Adidas Group CEO Herbert Hainer offered a wide-ranging Q&A with METRONIEUWS in which he talked about Euro 2012 and its importance to the brand, world sporting events, the direction sportswear is heading and what makes people spend so much money on sneakers.
Q: How important are Euro 2012 and the Olympics to adidas, both as a revenue source and a brand platform?
Hainer: Both are important because they have huge exposure around the world. Many million people will watch them, which makes them a great platform for our brand. But from the commercial perspective, they’re two different animals. The European Championship in football is a very good commercial opportunity because we’re the sponsor and outfitter of UEFA. The Olympic Games allow us to showcase our brand, to show that we’re the Olympic and performance brand and equip many different sports and athletes, but it doesn’t have an immediate commercial impact.
Q: What, from your perspective, will count as a success in Euro 2012 and the London Olympics?
Hainer: I hope two of our teams will make it to the European Championships final. That would give us additional opportunities, because people across Europe would get excited as well. But as far as I’m concerned, both the Olympics and Euro 2012 are already a success, because the products are selling well.
Q: What does it tell you about society when spectators will buy expensive jerseys of their national or club team? It doesn't make any logical sense that one buys the shirt just because one watches a game…
Hainer: I’m obviously not a psychologist, but my opinion is that people want to belong to somebody, to a family. The football club is to a certain extent a family. That has been the case for the past 50 years. You have always had die-hard fans who follow their teams and travel huge distances to watch them. They do it even though it might be a huge hassle and they might end up seeing a bad game in the rain. But they have this feeling of belonging. And nowadays, and that is a difference to the past, they also express that feeling by wearing the team shirt to express to the public, “I’m a fan of the team. I belong to this family.”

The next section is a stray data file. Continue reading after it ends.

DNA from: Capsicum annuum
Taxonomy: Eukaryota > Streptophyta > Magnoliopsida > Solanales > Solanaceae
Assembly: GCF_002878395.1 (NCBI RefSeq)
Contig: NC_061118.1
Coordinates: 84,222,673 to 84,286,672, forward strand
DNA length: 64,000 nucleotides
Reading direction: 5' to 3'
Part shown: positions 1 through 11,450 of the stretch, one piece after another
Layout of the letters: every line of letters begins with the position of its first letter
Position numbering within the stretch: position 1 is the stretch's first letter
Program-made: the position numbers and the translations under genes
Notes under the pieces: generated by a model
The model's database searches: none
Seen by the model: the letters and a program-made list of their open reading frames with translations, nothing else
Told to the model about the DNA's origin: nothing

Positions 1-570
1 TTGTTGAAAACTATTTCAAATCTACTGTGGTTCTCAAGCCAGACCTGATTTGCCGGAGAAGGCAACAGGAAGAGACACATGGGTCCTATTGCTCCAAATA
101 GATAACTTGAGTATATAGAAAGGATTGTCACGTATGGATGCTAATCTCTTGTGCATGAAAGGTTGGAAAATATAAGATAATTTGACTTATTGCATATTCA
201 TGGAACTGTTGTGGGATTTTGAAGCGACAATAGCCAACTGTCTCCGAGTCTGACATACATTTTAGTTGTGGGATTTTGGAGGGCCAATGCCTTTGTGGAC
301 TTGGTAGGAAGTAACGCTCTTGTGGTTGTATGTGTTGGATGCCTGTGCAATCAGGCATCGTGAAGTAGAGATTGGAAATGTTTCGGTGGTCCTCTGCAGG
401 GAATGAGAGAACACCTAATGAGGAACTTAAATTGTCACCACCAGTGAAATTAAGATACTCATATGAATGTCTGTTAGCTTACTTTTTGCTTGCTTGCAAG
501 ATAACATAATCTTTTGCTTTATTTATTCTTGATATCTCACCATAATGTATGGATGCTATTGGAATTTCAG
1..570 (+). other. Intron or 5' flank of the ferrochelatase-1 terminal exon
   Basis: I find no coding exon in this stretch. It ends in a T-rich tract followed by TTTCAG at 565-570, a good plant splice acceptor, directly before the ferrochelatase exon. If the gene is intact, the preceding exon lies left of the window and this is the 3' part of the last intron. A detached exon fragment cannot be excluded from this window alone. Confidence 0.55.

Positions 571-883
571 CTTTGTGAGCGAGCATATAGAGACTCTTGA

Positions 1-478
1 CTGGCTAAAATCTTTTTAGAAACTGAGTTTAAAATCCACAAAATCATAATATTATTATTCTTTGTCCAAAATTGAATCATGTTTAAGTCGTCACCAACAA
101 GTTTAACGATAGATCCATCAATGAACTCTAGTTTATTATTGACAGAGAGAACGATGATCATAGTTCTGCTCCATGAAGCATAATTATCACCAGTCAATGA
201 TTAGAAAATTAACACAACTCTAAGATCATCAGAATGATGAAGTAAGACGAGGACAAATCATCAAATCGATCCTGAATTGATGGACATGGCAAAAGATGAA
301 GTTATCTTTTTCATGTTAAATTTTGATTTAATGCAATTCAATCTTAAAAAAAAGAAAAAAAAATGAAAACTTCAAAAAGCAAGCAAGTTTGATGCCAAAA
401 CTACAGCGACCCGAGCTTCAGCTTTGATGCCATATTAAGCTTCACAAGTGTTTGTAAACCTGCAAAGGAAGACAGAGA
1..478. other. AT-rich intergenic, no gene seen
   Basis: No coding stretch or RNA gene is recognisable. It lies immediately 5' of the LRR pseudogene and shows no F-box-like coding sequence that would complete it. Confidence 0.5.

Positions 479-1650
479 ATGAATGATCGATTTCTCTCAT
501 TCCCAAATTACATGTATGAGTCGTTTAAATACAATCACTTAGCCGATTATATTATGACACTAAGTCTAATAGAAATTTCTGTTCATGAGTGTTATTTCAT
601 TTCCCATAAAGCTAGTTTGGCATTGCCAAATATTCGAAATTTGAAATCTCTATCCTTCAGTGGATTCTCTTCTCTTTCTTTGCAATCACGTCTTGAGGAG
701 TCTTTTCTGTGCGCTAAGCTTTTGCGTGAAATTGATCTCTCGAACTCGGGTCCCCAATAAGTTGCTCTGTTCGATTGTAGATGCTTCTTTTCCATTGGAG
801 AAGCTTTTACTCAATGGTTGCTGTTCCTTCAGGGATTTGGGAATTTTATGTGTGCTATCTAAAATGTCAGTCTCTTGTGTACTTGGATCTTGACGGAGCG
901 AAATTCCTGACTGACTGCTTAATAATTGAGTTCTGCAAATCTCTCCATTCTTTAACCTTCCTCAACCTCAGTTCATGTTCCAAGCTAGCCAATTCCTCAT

Q: Will smart shoes and shirts solve the global obesity problem?
Hainer: One of the reasons I’m very optimistic about the sporting goods industry is related to the fact that today more people are conscious about a healthy lifestyle. At the same time, we see obesity all over the world, even among children, and even in China. Twenty years ago that would have been hard to imagine. To fix this, we have to get people to move their bodies more, and that will obviously help our industry as well. Of course that is not the only problem -- they have to eat healthier as well. But doing sports is extremely important.
Q: So, in other words, what’s good for adidas is good for the world’s health?
Hainer: I’d say it the other way around: What’s good for the world population is good for us.
Q: Clothing chains compete by setting prices as low as possible, but people pay $80 for a pair of your shoes. What’s the secret?
Hainer: The consumer doesn’t pay $80 without thinking. You have to give him a reason. Over the past 30 years or so we’ve built up a lot of credibility, and products that we deliver to consumers have never disappointed them. For credibility consumers are willing to pay a bit more.
Q: You’re a football fan. How do you think goal-line technology will impact football?
Hainer: Referees need technical support to decide whether the ball was in or not, and to be honest, a technological solution will come one day, no matter what. A goal can decide a game, and the difference between a winner and loser can decide about millions of Euros. Goal-line technology would protect referees, too; they can’t see everything if there are five people crawling on the line and the ball is somewhere between them (METRONIEUWS, 6/13).